A woman farmer, an inspiring winner

By: Ancel Marie B. Mondia

AT A YOUNG AGE, Lea Padoginog Deala, a winner in the Department of Agriculture’s Search for Outstanding Rural Women 2016, did not exactly know what she wanted to become except to hurdle poverty and finish school.

But she believes that God guided her to become a farmer.

Before her success, she faced hardships during her childhood.

“Life in Mindanao was sad and scary due to the conflicts arising from the Muslims and Christians. Ambush and skirmishes were everywhere. Sometimes you just wake up to the news that a person you know is already dead. Each house had its own hidden fox hole where when feuds start to arise, we hid in there. Else we had to hide in muddy lakes or in the woods at the middle of the night,” she says.

With God’s grace, she finished grade school and was sent home to Barangay Tinocuan, Dingle, Iloilo.

Since her parents could not afford to send her to high school due to poverty, her grandparents (her mother’s parents) and aunts funded and supported her studies.

“This was also the time when Martial Law was declared. Due to the stress arising from wars my younger sister got sick. Due to these hardships, I strived hard to be better,” she says.

Armed with faith in God and determination to finish school, she worked hard at a young age.

She sold jewelry and kitchenware, among others, to help her younger sister and her benefactors.

“I thought I couldn’t pursue my college after high school because of our status in life. Nevertheless, through God, my aunt and grandmother, who wanted me to go to college, I was able to take a one-year vocational course,” she says.

She took a clerical course in Cabalum Commercial School and transferred to Western Institute of Technology to take up Bachelor of Science in Commerce as a working and night class student.

“My ambition to finish college pushed me to study hard by hook or by crook,” she says.

Deala continued to undergo difficulties in her work life not until she found her calling.

“My husband and I decided to invest in a farm after retirement. We didn’t want to burden our children and only wanted to secure our retirement years as well as the future of our children,” she says.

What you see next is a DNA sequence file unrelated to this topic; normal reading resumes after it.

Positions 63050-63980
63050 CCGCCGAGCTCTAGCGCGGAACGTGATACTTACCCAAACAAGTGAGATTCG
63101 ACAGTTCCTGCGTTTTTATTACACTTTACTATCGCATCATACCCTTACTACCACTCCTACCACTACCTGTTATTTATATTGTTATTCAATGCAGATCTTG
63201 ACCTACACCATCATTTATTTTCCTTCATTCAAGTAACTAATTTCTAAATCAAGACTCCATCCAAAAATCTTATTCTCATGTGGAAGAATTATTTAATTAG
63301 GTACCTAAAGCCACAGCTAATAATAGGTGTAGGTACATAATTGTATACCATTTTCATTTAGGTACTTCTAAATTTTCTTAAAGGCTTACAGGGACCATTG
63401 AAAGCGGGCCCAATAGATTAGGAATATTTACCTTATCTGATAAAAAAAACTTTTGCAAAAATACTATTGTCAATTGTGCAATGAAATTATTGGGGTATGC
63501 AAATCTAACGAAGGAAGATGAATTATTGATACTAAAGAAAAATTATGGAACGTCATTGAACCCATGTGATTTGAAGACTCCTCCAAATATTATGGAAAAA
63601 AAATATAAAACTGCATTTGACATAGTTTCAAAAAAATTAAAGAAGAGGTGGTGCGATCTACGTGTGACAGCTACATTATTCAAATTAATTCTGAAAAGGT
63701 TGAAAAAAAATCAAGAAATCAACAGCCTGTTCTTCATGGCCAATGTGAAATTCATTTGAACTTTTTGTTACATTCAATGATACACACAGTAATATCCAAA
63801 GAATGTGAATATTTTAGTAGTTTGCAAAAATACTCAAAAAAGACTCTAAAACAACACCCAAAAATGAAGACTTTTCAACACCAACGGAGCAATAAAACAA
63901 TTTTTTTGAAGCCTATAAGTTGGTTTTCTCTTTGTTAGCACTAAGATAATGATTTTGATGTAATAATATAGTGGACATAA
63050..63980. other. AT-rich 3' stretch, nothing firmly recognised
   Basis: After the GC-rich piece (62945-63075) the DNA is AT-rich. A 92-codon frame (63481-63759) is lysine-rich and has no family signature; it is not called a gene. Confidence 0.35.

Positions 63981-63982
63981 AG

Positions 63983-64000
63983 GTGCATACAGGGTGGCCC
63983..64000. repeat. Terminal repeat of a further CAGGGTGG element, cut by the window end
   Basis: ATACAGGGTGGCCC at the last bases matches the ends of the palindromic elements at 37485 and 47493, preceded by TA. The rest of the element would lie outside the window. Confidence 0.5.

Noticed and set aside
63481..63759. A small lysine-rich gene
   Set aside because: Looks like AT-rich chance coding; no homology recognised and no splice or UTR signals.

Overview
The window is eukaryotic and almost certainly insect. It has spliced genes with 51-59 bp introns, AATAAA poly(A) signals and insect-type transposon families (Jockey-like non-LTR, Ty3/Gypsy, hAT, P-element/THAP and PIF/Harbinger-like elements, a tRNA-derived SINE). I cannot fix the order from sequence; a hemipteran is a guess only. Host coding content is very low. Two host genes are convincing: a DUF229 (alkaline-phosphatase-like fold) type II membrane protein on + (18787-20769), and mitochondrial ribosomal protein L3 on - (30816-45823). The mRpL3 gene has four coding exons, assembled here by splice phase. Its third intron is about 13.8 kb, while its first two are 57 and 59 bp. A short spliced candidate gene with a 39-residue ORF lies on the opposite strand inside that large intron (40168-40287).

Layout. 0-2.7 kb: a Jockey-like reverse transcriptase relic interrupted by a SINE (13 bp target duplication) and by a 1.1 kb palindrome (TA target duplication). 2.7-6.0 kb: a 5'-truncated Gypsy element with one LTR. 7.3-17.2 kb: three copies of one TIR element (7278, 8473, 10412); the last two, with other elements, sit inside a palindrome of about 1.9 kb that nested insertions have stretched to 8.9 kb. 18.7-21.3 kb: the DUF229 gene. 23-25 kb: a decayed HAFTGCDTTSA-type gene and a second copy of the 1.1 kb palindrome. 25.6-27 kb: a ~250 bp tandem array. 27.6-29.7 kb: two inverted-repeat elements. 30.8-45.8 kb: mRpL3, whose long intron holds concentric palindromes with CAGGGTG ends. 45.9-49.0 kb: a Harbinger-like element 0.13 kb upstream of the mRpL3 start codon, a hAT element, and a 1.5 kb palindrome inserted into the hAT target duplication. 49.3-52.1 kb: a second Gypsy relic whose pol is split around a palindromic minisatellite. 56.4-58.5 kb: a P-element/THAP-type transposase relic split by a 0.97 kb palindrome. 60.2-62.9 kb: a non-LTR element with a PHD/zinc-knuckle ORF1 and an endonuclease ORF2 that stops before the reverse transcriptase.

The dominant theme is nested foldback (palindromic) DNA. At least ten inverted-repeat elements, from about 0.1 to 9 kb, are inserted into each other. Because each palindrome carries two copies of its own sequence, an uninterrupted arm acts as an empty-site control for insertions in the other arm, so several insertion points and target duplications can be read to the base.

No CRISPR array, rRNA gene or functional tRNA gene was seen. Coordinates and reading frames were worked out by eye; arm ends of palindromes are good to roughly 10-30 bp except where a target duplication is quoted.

“By attending seminars sponsored by the government and agencies, it isn’t enough that a farm will be just an investment vehicle but also as a source of healthy living. Since then I have been an advocate of going local and supporting organic and no-pesticides farming as well,” she adds.

As a mother, one of Deala’s achievements was when her eldest child finished her college and postgraduate degrees.

“She now has a job and family of her own. Next year my two children will be also graduating. Seeing that my children have the best education and do not have to struggle like what I experienced makes me feel tremendously happy,” she says.

“Personally, my greatest achievement was when I joined and won the Department of Agriculture Search for Outstanding Rural Women 2016 last October 24, 2016. I won the regional level and eventually won fourth runner-up in the national level last December 8, 2016,” she adds.

She is now enjoying her life in Deala’s Integrated/Diversified Farm in Sitio Tacas, Barangay Tinocuan, Dingle, Iloilo. She also shares her ideas in farming and provides livelihood to her neighbors.

As a mother, a wife, a sister, a friend, a leader, and an empowered woman, Lea Padoginog Deala and her story serves a simple but meaningful inspiration to everyone.